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Reaccreditation organization reviews Mills College

On March 4 through 6, officials from the Western Association of Schools and Colleges will visit Mills and determine whether they will reaccredit the college. The results of this process will shape how Mills is governed in the future.

WASC reaccreditation occurs approximately every 10 years and determines whether the college and its students are eligible for financial aid and grants.

A WASC committee reviews the College in three steps and advises the institution on how to meet Mills’ goals.

No institution loses their accreditation instantly, according to Marianne Sheldon, a history professor and the WASC accreditation liaison officer. The college is placed on probation where the areas of concern are monitored until the school can resubmit their reaccreditation proposals.

This visit is the second stage of the reaccreditation, according to Alice Knudsen, Director of Institutional Planning and Research. The first was the Institutional Proposal, which is the College’s plan for improvement. WASC accepted it in May 2008.

The visit, known as the Capacity and Prepatory Review, is the “the opportunity for the college to demonstrate that it has the capacity to do what we say we’re doing,” according to Sheldon.

The WASC committee is comprised of officials from other colleges and universities who volunteer to participate in the process.

These officials stay on campus for three days, talking with members of the Mills community and touring the facilities.

They will review four reflective essays written by teams of Mills faculty and staff that build on the ideas put forth in the Institutional Proposal.

Although most of the information the committee gathers comes in the form of statistical data, the College surveys students throughout the review process, according to Knudsen.

She said surveys are needed in order to assess the effectiveness of Mills as an educational institution.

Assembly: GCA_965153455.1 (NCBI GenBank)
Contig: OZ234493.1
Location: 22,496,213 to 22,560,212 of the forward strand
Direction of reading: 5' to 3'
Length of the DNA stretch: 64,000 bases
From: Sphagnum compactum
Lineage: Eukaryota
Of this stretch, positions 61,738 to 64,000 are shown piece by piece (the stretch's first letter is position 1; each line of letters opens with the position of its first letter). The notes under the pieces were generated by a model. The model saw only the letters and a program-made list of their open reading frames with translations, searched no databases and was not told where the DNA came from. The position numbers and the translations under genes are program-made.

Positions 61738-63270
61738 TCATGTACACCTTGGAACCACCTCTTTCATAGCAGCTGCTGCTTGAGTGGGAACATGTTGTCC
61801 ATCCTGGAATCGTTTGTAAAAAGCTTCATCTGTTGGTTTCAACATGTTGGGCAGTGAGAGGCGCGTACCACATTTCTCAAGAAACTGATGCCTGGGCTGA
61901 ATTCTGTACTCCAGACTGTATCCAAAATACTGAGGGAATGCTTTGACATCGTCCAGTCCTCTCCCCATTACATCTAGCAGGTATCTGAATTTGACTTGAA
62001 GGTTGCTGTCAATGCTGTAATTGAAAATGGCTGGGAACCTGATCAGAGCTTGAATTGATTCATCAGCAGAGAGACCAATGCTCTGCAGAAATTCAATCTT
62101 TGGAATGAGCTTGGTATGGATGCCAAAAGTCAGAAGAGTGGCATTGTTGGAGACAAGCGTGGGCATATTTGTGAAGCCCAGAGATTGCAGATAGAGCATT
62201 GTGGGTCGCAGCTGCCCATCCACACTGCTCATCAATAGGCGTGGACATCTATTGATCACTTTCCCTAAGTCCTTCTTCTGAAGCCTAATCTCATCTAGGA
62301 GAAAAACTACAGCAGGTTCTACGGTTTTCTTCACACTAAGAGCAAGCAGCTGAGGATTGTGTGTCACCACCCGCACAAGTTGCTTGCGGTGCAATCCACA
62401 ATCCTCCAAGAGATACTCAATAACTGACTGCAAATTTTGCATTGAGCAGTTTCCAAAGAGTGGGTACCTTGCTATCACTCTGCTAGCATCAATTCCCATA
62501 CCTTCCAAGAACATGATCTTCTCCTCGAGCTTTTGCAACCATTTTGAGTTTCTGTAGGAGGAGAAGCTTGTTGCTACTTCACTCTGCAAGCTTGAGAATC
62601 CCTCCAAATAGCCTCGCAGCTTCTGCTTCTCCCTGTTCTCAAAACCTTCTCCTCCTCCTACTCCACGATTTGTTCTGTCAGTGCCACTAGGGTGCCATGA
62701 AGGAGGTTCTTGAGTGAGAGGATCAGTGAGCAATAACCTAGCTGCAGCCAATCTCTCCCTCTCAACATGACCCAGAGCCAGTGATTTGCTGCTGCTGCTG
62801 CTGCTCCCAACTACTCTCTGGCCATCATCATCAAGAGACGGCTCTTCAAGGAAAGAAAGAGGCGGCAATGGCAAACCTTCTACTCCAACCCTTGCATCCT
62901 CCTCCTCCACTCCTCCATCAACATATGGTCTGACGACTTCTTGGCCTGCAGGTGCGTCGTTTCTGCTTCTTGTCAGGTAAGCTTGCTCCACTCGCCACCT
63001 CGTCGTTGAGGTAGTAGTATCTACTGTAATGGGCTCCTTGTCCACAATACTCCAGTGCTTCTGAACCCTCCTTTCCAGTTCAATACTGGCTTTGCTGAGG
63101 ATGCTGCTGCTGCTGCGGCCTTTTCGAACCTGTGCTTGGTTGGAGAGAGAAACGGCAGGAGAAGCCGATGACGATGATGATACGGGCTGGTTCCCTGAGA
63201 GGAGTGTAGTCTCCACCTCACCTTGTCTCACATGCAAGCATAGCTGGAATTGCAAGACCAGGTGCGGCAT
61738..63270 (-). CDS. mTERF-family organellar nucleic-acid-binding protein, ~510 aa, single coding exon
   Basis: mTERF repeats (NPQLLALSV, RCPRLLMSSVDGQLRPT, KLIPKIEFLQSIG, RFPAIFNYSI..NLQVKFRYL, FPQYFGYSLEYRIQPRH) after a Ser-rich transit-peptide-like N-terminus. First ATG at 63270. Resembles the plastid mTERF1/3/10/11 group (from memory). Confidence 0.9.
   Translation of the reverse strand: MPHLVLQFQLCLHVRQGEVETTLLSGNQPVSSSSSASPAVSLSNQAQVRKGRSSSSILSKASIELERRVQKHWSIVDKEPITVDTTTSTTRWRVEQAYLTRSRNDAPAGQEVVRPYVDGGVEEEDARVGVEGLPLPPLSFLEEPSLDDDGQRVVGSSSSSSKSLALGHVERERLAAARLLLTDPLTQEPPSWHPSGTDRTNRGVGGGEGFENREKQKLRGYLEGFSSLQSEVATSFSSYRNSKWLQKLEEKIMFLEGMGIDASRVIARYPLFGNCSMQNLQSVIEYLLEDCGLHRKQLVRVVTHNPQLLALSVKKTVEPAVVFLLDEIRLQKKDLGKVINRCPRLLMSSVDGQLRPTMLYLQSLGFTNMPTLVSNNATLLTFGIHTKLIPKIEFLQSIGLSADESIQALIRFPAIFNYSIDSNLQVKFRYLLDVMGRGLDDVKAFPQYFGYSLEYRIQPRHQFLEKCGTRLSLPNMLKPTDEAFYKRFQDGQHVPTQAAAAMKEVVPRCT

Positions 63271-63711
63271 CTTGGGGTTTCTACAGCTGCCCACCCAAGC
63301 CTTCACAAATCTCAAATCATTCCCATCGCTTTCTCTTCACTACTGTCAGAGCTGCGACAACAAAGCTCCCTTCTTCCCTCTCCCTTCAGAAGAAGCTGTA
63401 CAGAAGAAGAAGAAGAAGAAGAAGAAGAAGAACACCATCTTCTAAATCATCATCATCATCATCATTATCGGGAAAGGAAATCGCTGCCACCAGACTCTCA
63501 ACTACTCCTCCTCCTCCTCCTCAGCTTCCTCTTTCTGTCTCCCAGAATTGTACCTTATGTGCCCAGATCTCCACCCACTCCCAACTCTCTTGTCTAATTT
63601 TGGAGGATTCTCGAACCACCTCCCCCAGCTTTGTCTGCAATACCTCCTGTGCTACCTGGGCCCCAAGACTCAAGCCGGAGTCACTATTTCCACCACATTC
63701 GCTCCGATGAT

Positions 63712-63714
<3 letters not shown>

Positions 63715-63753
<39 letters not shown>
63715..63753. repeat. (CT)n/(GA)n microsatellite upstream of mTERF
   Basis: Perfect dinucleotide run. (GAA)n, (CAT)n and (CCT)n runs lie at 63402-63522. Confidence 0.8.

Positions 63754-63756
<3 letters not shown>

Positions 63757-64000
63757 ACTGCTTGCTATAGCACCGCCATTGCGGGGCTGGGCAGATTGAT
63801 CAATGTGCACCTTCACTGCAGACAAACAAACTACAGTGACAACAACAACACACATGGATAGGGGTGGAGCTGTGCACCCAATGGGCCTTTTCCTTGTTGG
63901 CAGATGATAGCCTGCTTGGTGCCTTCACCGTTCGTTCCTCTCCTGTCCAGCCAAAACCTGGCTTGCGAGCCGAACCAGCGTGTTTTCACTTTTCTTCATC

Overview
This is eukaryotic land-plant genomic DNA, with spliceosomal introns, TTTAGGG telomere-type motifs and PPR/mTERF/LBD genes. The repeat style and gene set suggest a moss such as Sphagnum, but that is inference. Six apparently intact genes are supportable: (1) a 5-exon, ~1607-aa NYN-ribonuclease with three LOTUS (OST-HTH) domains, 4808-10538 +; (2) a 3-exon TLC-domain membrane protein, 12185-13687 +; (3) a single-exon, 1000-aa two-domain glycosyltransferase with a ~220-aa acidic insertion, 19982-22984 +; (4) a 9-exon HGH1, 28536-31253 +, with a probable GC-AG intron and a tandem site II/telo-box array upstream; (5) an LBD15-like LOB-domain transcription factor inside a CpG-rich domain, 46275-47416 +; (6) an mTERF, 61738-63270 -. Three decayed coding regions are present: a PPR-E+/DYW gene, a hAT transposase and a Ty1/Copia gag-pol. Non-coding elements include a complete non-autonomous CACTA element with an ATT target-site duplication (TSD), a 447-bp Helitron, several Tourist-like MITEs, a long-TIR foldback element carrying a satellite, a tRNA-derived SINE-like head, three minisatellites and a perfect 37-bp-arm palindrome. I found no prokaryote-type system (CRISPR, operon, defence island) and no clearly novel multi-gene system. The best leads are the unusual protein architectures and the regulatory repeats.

“We’re not just trying to tell the outside world” about Mills said Knudsen, adding that the review is “self-reflective and involves faculty and staff and students as well.”

She and Sheldon both stressed the importance of “closing the loop,” between assessing problems at Mills and implementing the solutions.

Sheldon used the English 001 curriculum, which most freshwomen are required to take, as an example. According to Knudsen, student surveys that she did not provide a date for showed that many students were dissatisfied with the class and felt they were not getting what they needed out of it.

Every instructor now gets a template for the class curriculum so that students are getting all of the information they need.

Other surveys Mills hopes to use include the results of a transfer student survey that will be implemented within the next school year, and a survey or freshwomen, which Knudsen hopes will help Mills increase its retention rate.

Knudsen said that students, “need to realize that they are shaping what we’re doing.”
Knudsen is putting together focus groups to help the WASC committee assess student satisfaction. Students will have an opportunity to meet and discuss with the WASC officials on March 5.

The date and location were not known at the time of publication.

According to Knudsen, WASC tried to choose committee members who have knowledge and expertise in the areas that are helpful to what Mills is trying to accomplish – such as transfer student satisfaction.

WASC team chair Kathleen O’Brien, who is Vice President for Academic Affairs at Alverno College, has experience with improving the retention rate there, another area Mills is working on, according to Sheldon.

During O’Brien’s time as interim president in 2003-04 the retention rate at Alverno increased by three percent, according to US News and World report.

The final stage, the Educational Effectiveness Review, will occur in the summer and fall of 2010, according to the Mills website. In this review, the College will gather evidence to assure WASC that it has followed through with its improvement goals.